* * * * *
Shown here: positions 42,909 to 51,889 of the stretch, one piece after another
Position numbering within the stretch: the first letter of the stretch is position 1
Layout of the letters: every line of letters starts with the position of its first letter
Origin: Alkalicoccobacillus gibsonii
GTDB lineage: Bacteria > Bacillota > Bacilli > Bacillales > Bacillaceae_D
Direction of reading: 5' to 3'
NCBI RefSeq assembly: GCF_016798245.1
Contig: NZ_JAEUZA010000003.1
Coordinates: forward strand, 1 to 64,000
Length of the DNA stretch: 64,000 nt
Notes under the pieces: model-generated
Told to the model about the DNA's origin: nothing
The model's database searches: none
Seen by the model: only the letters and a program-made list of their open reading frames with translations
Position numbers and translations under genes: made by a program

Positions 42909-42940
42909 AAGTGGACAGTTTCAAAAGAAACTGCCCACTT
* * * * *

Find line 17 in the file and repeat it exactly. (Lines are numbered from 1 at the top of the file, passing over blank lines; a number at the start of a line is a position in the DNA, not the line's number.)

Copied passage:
42909 AAGTGGACAGTTTCAAAAGAAACTGCCCACTT